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Review: PowerColor Radeon RX 6800 XT Red Devil Limited Edition

by Tarinder Sandhu on 25 November 2020, 14:01

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Common practise in the high-end PC graphics space is to first release a GPU by building a reference board around it. Nvidia does this with Founders Editions and AMD has followed suit with what it calls the MBA solutions. Key difference between the two companies is AMD offers the MBA reference board to partners who then typically release their custom-designed versions a week or so after official launch.

This distinction is important when the reference board is rather good in its own right. AMD duly delivered an impressive showcase for the Radeon RX 6000 Series GPUs last week, but partners have been busy readying Big Navi monsters of their own. First into the labs is the PowerColor Radeon RX 6800 XT Red Devil Limited Edition 16GB.

PowerColor is also selling a non-limited-edition version of this board - though one can argue current high-end GPUs are limited in supply by their very nature - which has a different bundle and outputs, and we'll explain the differences further down.

In appearance, though, both are the same, and that means PowerColor takes the Big in Big Navi quite literally. This behemoth measures around 330mm long, 145mm high, takes up three slots and weighs 1,600g.

Outer fans are 100mm while the central spinner is 90mm. PowerColor has a 60°C switch-on temperature that's only achieved when gaming. The ramp from fan idle to over 1,000rpm is abrupt, as is the stopping when temperature drops below the same cut-off temperature, so it may pay dividends to have a smoother fan profile. That said, size clearly works on Radeon RX 6800 XT as the trio first runs up to 1,350rpm and then settle down to 1,150rpm under sustained load. More distracting than the muted fans is coil whine that's obvious in certain titles.

PowerColor's PCB is almost the width of the large card. The heatsink doesn't touch the rear side of the PCB. Rather, it's more useful as a frame for increasing card rigidity, while the liberal use of cut-outs enables air to also be pushed out of this side. Being relatively limited edition, this is number 19 out of 1,000 cards, though such is the shortage we'd be surprised if there were even 1,000 Red Devils produced in the next few months.

Red Devil LE ships with a BIOS switch that toggles two modes - OC or Quiet. The former, which is default, carries a 281W Power Target while the Quiet installs a 255W limit with the fans spinning even more slowly, at only 950rpm under load. Be mindful not to equate Power Target with total board power; they are not the same. We'd hazard Red Devil LE has a 315W/300W TGP in Nvidia speak for its two settings.

The MBA is a study in design restraint. Red Devil LE is the opposite. Dual heatsinks are connected via seven heatpipes - 3x 8mm and 4x 6mm - under which resides a 16-phase power supply. The MBA board, meanwhile, has a much smaller cooler and 13-phase supply, though both share twin 8-pin PCIe power connectors. No funny 12-pin business here.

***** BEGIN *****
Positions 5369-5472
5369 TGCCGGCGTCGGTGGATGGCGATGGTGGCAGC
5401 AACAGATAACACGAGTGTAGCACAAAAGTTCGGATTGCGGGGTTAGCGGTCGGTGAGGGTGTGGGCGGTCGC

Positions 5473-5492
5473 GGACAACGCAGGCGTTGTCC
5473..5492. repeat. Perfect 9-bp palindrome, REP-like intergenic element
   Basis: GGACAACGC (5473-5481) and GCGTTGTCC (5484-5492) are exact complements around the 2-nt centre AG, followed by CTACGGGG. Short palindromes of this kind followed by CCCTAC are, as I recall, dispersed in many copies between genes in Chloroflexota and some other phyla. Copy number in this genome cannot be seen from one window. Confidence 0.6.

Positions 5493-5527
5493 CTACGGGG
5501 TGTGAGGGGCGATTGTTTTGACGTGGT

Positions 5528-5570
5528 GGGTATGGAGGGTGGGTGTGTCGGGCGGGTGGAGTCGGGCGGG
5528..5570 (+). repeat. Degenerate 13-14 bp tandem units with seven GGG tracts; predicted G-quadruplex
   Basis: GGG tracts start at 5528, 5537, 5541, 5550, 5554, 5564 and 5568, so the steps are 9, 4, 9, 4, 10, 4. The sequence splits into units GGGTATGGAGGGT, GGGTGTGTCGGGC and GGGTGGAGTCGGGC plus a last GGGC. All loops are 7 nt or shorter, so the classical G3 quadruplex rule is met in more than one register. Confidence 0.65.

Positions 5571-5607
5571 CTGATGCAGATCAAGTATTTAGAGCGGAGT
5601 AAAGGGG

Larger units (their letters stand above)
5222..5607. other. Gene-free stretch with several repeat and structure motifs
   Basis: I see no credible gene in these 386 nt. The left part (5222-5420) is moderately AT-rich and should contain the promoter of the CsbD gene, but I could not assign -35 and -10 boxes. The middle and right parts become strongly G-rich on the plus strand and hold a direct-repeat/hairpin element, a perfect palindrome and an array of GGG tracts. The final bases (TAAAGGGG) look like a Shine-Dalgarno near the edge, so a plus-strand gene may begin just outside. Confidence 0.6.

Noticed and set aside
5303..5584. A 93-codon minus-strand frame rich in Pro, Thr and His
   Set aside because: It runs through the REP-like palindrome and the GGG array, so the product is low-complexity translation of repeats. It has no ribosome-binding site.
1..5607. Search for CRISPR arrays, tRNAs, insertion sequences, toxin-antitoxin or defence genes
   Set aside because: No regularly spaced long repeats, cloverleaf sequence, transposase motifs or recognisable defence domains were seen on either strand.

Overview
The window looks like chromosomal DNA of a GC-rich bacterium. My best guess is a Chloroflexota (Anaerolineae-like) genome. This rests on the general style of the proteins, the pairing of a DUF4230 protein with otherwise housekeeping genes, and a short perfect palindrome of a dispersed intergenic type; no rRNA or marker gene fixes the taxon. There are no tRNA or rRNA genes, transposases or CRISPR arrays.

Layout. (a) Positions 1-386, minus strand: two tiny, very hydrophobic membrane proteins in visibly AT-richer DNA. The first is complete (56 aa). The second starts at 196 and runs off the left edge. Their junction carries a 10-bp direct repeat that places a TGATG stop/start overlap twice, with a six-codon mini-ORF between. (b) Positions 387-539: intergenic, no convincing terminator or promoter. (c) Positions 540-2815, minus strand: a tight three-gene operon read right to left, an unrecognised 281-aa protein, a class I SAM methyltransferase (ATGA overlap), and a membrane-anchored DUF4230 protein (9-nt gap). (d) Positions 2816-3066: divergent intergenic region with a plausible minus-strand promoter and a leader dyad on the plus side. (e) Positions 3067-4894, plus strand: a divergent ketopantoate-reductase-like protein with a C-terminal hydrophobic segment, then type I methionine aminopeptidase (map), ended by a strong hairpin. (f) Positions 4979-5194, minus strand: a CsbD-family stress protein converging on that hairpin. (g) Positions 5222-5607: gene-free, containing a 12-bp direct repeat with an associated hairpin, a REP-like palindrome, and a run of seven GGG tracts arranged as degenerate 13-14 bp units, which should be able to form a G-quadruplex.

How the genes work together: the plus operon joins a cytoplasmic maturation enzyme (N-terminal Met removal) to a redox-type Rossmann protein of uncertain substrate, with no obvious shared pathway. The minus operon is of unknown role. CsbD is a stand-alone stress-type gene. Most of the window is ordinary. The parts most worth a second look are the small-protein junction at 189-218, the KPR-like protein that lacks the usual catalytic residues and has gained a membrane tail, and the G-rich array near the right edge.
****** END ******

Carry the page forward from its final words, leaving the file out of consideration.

Going large provides ample opportunity for PowerColor to expand upon RGB lighting. The card has six translucent diffusers between the centre and right-hand fan. Another six are present at the front in two sets of three on each side, and there's the Red Devil logo on the backplate. Behind these is RGB lighting customisable via Devil Zone RGB software.

Plugging the board in shows how the lighting permeates across the PCB. Unfortunately for PowerColor, the LEDs are clearly visible at the top and bottom of the edge sections. Having localised lighting also means the overall effect isn't smooth due to clear hot spots.

The utility works well enough in setting various colours, intensity, patterns, and so forth, but anyone wanting to synchronise with their system's lighting needs to connect the card up via a supplied aRGB cable and PCB-mounted header.

AMD clocks its MBA board in at a boost speed of 2,250MHz. Red Devil increases this to 2,340MHz but leaves memory alone at 16Gbps. In real-world use, the card averages 2,380MHz boost, or approximately 100MHz faster than reference. It's this figure which will differentiate the two in the performance benchmarks. In other words, don't expect a huge increase over the standard MBA because AMD is already running RX 6800 XT pretty damn high.

The Red Devil LE carries dual DisplayPort, HDMI and USB-C. The non-LE replaces the Type-C with another DisplayPort. Both have identical clocks and an illuminated ports section for easy plugging. This bundle features a couple of Devil keycaps, a sticker, quickstart start, all wrapped inside in an attractive box.

Now we come to the thorny issue of price and availability. There's no real indication on either in the year of constraint. One would expect at least a $50 premium over MBA boards, though how much in-stock cards fetch is anyone's guess. Don't be surprised to see models selling comfortably north of £750 as and when the first run of stock trickles through.

Bigger and bolder than the reference design, let's now see how it performs.